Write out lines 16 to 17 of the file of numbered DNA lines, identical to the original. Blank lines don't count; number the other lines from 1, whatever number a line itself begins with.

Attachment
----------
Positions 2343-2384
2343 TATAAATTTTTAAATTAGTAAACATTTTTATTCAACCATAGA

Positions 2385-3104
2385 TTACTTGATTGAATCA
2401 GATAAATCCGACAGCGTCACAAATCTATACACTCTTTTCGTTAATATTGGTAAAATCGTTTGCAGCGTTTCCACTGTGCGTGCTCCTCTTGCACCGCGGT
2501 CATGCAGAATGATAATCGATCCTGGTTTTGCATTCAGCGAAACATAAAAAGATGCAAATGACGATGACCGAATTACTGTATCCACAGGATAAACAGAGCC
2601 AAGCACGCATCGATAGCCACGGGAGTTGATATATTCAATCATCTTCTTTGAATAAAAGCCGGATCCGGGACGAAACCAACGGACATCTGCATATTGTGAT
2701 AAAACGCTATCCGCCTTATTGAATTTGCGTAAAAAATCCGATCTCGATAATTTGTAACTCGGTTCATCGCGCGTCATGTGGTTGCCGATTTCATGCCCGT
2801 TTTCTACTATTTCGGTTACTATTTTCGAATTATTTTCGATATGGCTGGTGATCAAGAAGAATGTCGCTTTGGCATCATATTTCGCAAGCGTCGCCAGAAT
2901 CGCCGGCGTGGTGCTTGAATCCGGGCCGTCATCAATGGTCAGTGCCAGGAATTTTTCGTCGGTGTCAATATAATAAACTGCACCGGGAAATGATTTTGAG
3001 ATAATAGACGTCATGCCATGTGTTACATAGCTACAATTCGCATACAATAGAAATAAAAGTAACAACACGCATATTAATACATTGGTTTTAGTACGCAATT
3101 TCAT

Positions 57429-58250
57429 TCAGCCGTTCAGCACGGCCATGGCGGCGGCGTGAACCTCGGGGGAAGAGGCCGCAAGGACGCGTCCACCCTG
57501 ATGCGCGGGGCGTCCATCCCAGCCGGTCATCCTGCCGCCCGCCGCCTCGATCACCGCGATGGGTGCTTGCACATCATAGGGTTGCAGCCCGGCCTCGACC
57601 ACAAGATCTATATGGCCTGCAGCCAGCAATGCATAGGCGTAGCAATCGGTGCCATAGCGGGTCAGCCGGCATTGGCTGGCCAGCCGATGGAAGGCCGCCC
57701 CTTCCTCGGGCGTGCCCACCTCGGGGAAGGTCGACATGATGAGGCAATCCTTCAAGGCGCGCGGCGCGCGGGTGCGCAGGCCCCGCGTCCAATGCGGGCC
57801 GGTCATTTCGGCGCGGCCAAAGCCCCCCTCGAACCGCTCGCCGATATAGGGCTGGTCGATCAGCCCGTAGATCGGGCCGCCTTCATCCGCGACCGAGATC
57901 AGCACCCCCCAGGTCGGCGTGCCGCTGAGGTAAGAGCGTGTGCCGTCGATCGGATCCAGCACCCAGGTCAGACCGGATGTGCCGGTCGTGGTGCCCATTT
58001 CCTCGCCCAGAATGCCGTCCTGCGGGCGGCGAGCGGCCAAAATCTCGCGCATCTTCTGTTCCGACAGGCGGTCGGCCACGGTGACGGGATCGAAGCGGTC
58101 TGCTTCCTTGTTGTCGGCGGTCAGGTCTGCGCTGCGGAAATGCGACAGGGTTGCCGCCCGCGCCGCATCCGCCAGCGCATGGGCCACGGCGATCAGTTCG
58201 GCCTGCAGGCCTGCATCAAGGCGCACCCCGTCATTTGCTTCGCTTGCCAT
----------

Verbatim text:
57601 ACAAGATCTATATGGCCTGCAGCCAGCAATGCATAGGCGTAGCAATCGGTGCCATAGCGGGTCAGCCGGCATTGGCTGGCCAGCCGATGGAAGGCCGCCC
57701 CTTCCTCGGGCGTGCCCACCTCGGGGAAGGTCGACATGATGAGGCAATCCTTCAAGGCGCGCGGCGCGCGGGTGCGCAGGCCCCGCGTCCAATGCGGGCC